Learn when and how to prune flowering shrubs.

How Fast Does the Pittosporum Plant Grow?

by Joanne Marie

If you're looking for an attractive flowering shrub that also brings sweet fragrance to the garden, the pittosporum plant (Pittosporum tobira) makes a great choice. Also called the Japanese mock orange because it's an Asian native, this densely branched, rounded shrub needs only basic care to grow well.


The pittosporum plant grows as a reliably hardy plant in U.S. Department of Agriculture plant hardiness zones 8 through 10. The commonly grown variety reaches a height of 8 to 12 feet at maturity, with a spread that can cover 12 to 18 feet. Its growth rate is slow-to-moderate, and it generally adds 1 or 2 feet to its height each year when grown in ideal conditions. Once it reaches its mature size, growth slows and the plant adds little or no additional height. Dwarf cultivars such as "Wheeler's Dwarf" (Pittosporum tobira "Wheeler's Dwarf) and "Mojo" (Pittosporum tobira "Mojo), which are only 2 or 3 feet tall at maturity, tend to grow at a slightly slower rate than the larger, more widely grown plant.

Promoting Growth

The pittosporum plant tolerates full sun or partial shade, but it develops an especially attractive, bushy shape with branches radiating out from the main stems when growing in bright sun for most of the day. In shade, the plant may grow slightly taller, but its branches could end up more widely spaced and it can become a bit leggy over time. Pittosporum is exceptionally tolerant of heat, and also grows well in regions with salty air or soil, making it a good choice for coastal locations.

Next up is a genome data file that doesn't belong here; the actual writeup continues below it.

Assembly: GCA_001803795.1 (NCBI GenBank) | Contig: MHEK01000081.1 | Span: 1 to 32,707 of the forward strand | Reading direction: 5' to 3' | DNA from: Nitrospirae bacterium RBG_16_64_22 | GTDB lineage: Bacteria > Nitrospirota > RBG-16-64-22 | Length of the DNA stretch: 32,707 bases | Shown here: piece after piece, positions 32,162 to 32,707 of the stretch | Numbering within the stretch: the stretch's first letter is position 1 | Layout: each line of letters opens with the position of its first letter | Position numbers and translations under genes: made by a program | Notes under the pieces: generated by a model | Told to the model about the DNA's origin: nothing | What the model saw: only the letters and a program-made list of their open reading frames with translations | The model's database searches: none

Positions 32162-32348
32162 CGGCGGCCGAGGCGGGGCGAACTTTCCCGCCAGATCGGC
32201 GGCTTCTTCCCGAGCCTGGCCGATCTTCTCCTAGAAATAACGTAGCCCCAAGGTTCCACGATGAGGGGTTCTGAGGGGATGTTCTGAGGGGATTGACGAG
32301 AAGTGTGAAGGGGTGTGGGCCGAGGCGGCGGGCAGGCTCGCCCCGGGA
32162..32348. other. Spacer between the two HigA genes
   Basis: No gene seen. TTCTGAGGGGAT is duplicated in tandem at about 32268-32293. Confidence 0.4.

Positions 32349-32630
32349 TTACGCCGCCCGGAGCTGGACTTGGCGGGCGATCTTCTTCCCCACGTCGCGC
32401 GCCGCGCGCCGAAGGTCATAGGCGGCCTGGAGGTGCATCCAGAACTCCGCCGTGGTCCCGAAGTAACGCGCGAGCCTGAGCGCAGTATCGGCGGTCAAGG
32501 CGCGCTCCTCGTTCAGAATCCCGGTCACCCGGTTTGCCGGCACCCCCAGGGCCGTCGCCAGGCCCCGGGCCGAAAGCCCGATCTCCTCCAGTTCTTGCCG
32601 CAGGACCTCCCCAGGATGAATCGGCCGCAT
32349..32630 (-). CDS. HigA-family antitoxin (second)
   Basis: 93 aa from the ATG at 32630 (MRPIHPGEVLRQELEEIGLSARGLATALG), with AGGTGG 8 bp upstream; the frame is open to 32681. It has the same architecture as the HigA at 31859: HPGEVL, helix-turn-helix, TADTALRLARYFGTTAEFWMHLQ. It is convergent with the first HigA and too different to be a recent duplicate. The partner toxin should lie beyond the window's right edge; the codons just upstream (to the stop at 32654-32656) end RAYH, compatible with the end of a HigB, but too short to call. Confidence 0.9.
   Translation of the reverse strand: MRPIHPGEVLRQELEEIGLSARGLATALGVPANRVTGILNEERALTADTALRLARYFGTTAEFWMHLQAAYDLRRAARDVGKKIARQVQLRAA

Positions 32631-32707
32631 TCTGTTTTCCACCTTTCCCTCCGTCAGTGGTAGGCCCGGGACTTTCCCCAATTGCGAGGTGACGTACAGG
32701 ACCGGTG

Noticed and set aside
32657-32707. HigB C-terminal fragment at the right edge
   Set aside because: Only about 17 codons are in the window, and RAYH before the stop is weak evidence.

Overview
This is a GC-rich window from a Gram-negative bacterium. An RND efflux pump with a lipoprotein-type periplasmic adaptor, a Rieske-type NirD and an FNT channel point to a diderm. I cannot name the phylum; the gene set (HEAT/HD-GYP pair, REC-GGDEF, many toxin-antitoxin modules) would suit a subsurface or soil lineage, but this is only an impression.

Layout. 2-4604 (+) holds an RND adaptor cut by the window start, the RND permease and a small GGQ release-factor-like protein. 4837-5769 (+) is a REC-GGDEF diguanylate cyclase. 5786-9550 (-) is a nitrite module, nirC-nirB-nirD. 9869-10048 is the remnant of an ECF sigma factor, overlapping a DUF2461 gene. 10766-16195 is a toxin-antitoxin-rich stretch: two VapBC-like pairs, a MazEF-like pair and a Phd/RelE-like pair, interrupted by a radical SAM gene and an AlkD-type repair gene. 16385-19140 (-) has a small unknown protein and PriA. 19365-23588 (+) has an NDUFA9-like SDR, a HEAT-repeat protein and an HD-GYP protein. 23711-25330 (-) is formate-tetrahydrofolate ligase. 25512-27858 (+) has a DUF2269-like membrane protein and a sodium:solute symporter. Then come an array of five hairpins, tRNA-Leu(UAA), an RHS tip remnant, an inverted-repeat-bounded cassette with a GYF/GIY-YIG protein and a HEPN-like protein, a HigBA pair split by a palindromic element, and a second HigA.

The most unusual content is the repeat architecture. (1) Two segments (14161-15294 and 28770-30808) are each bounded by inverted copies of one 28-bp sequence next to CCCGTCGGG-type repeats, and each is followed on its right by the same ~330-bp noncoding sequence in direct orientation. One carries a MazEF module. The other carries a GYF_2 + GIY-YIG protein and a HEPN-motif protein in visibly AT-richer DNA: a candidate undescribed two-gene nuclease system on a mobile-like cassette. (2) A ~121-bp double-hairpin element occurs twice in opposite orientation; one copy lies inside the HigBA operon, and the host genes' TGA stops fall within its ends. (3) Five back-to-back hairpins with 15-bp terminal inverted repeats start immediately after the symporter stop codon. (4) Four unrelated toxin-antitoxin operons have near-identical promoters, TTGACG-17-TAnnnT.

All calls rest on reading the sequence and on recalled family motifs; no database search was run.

Controlling Size

You can help control the size of a pittosporum plant by pruning it regularly, cutting branches back by about one-third or less. This is best done immediately after the plant flowers in the spring, because it blooms on old wood and needs to put out growth during summer and fall that develops flower buds for the next season. An older plant also responds well to severe pruning of most or all of its branches, quickly putting out bushy new growth at branch tips. You can also train a young plant into a more treelike form by choosing two or three main stems and cutting away any others, then removing new growth from the lower portions of these main trunks in subsequent years.

Other Needs

A young pittosporum grows at its fastest rate when given moderate moisture, although it's an especially drought-tolerant plant once it's well established. It also does best when grown in fertile, well-drained soil and can do poorly in soil that tends to stay soggy for long periods. If your soil drains slowly, add some fine sand at planting to improve its drainage. You can also mix in some compost to increase the organic content and promote soil fertility. Pittosporum is usually free of any serious pest or disease problems, but it can attract mealybugs and aphids. These are best controlled by spraying with insecticidal soap, diluted at a rate of 5 tablespoons per gallon.

About the Author

Joanne Marie began writing professionally in 1981. Her work has appeared in health, medical and scientific publications such as Endocrinology and Journal of Cell Biology. She has also published in hobbyist offerings such as The Hobstarand The Bagpiper. Marie is a certified master gardener and has a Ph.D. in anatomy from Temple University School of Medicine.

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